A mountain lion attack last week has accelerated our LGD search. The mountain lion took one of our pigs and has already taken multiple goats from down the road.
We can immediately pick up 10 week old pups from working Akbash / Great Pyrenees lineage from the goat dairy 1 mile down the road (talk about lucky).
Since we are dealing with mountain lions, black bears and coyote packs everyone says that we will need to run at least two dogs eventually. While we have pigs, chickens, and rabbits on 75 acres, the dogs' primary charges will be our 4 kids (5-11 years old).
We're torn between getting a male/female pair from the same litter now or just one and then add another LGD later, possibly an adult.
FYI, our 11 year olds are boy-girl twins and are the only kids that I would willingly charge with a long term project because they just get each other. The twin connection is weird, even for non-identical twins. They know what the other is thinking. When they want to work together, they complement each other really well. While they do know how to push each others buttons, they ultimately know when to stop so things don't get out of hand. I'm interested to see how that boy-girl twin relationship would play out with working dogs, but my wife is more reserved about getting two LGD puppies at the same time.
Our prior dogs have both been Labrador house-dogs. Our first one did nothing when I was charged by a bear fishing and I'm pretty sure our current lab doesn't even know there is a mountain lion and black bear on the property currently.
Since you need protection NOW, not in a year or more (typical timeline to a puppy being ready for full time independent duty), I'd highly recommend getting an adult, experience, and high quality LGD right away, and then consider a puppy. For a few reasons. The adult will be able to start guarding your property once it is settled in. Then when you get a pup the adult can help train it. If it starts to show aggression to anything the adult will be a better disciplinarian than you.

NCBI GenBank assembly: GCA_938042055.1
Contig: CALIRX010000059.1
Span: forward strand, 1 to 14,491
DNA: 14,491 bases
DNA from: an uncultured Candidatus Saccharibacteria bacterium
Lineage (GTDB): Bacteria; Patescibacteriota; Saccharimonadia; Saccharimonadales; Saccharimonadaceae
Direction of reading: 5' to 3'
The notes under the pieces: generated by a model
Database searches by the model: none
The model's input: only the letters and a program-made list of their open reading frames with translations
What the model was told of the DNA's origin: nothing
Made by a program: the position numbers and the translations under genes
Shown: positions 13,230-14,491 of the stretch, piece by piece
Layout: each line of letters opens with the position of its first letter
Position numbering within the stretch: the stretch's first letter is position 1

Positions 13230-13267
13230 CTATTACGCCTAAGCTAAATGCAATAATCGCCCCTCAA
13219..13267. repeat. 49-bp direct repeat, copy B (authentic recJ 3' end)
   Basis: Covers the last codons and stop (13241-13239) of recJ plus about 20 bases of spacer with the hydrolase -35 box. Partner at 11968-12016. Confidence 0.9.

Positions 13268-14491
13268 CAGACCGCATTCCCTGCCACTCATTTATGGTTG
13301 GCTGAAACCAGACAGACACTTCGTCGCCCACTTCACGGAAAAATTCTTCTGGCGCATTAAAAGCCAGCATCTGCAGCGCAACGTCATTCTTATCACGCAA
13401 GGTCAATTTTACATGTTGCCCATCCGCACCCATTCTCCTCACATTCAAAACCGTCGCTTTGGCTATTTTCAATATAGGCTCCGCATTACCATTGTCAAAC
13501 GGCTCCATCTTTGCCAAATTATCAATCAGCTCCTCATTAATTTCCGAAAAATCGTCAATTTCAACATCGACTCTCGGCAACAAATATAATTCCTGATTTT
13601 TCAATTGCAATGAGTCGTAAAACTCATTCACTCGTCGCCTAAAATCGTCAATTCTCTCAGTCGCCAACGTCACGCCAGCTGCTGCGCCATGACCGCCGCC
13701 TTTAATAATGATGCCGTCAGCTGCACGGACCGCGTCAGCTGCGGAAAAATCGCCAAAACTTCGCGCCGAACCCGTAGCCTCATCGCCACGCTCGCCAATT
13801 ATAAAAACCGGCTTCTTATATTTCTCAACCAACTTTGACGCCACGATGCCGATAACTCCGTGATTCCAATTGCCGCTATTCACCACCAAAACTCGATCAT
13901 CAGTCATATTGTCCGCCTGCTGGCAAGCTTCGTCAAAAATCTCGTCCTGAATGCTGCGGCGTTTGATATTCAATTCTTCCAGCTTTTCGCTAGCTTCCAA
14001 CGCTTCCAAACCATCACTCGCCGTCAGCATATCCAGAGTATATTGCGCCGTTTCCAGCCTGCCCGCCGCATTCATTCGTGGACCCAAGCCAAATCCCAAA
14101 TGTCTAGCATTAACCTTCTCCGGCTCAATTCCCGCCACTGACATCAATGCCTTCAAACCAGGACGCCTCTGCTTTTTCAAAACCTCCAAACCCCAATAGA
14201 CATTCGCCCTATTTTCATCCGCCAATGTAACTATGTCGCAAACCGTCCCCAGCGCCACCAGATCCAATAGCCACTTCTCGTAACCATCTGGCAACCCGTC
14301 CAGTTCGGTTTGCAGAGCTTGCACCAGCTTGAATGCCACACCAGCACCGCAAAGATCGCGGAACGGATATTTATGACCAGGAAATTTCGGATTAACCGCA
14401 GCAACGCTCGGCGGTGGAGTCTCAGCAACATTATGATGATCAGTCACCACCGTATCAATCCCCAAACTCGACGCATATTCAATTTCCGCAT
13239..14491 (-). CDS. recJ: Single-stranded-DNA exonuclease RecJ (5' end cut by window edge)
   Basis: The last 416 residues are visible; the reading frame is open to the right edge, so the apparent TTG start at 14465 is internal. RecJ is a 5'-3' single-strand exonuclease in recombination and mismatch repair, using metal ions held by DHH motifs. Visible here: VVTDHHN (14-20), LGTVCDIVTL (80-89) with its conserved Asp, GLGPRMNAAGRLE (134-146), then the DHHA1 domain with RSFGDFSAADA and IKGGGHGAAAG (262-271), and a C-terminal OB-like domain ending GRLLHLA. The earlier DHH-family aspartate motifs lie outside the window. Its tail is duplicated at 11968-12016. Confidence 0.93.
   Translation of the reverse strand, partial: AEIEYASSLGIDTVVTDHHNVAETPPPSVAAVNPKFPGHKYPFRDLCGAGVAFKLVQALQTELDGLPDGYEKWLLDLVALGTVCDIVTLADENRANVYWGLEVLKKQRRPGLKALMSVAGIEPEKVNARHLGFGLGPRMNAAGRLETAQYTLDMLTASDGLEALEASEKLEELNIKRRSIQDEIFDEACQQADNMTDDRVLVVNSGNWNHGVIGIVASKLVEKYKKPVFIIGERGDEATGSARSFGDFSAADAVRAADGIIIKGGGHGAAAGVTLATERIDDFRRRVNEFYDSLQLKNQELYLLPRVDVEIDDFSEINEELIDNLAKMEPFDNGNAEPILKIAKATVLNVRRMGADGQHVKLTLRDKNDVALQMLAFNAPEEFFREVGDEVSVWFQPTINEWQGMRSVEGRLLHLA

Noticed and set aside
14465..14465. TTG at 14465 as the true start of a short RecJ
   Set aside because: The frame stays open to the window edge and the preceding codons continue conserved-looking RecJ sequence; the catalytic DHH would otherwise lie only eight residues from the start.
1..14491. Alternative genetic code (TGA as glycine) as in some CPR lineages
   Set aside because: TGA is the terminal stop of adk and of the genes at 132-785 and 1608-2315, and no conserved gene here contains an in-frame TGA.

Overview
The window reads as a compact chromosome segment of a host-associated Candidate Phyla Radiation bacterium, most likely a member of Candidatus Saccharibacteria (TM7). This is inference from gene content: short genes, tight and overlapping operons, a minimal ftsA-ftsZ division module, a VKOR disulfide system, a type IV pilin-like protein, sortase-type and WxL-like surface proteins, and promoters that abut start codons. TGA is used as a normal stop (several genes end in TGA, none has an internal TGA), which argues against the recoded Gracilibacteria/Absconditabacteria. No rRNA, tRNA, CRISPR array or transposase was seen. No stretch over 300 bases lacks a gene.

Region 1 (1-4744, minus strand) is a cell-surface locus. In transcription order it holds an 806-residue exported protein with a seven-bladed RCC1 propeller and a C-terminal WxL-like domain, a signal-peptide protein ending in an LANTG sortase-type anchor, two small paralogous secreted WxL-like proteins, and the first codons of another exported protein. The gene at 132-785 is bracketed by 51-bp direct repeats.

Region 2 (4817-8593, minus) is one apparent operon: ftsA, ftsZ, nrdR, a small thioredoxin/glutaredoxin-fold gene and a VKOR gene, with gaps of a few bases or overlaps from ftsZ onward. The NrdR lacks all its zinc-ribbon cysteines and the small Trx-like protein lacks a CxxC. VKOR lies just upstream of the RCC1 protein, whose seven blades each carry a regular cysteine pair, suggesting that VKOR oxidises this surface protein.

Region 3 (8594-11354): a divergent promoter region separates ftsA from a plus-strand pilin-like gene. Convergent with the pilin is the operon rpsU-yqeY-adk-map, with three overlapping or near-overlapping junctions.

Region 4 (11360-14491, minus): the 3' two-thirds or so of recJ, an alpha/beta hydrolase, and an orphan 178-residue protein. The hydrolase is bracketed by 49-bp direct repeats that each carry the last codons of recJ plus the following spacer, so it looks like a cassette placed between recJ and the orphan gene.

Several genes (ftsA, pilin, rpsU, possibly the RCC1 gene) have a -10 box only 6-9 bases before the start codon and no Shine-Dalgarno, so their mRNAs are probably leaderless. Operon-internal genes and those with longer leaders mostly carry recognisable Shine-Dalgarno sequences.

Also, litter mates are rarely a great idea for having multiple dogs. Especially if both are female, but even if mixed or both male there will be a greater chance of a variety of problems. Full or half siblings from different litters are probably fine, but I strongly advise against littermates. If you must go with littermates for whatever reason at least get one male, one female.
I think go for it. 10 week old pup from working stock--just about perfect. I would not pass that opportunity up. Young enough to bond with your livestock and your children. I've never got two pups at the same time so I won't offer an opinion on that. We have brought in a pup when an older dog was getting too old to get around good. That worked really good.
It is highly recommended, generally to NOT get siblings as they tend to focus on each other and are less inclined to seek companionship/direction from others.
Historically, when someone has been adament about getting siblngs I recommend taking one at 10-12 weeks and the other closer to 6 months. That allows them to develop independently - grow their own personalities - and come into their own, so to speak. Whereas when taken together they are all about each other, playing and it seems to almost stunt their potential. This does not occur when littermates are left behind as there are adult dog(s) to mentor them, train and raise them.
Is there any chance they are looking to retire one of their breeding bitches or sires? Taking one adult and a puppy would be brilliant. They may even be willing to "place" an adult for little to no money, and retain breeding rights. It is often a challenge to keep intact males and females on the same property, and this is commonly done in the breeding world.
Lorinne Anderson: Specializing in sick, injured, orphaned and problem wildlife for over 20 years.
Thank you for all the input. I was leaning toward getting a male and female, but then the breeder informed me that the last male was spoke for. So we went down to the farm to pick out a single female.
Turns out the person that was going to take the last male backed out. We spent over 3 hours on the farm talking to the breeders, playing with the dogs, and observing their parents. And against just about everyone's advice, I decided to bring home the male and female siblings.
It's only been a week, but I'm glad we took the two together. We'll see how badly this backfires on me.
Say hello to Luke and Leia, our Akbash guardian dogs, ready to bring balance back to the farm.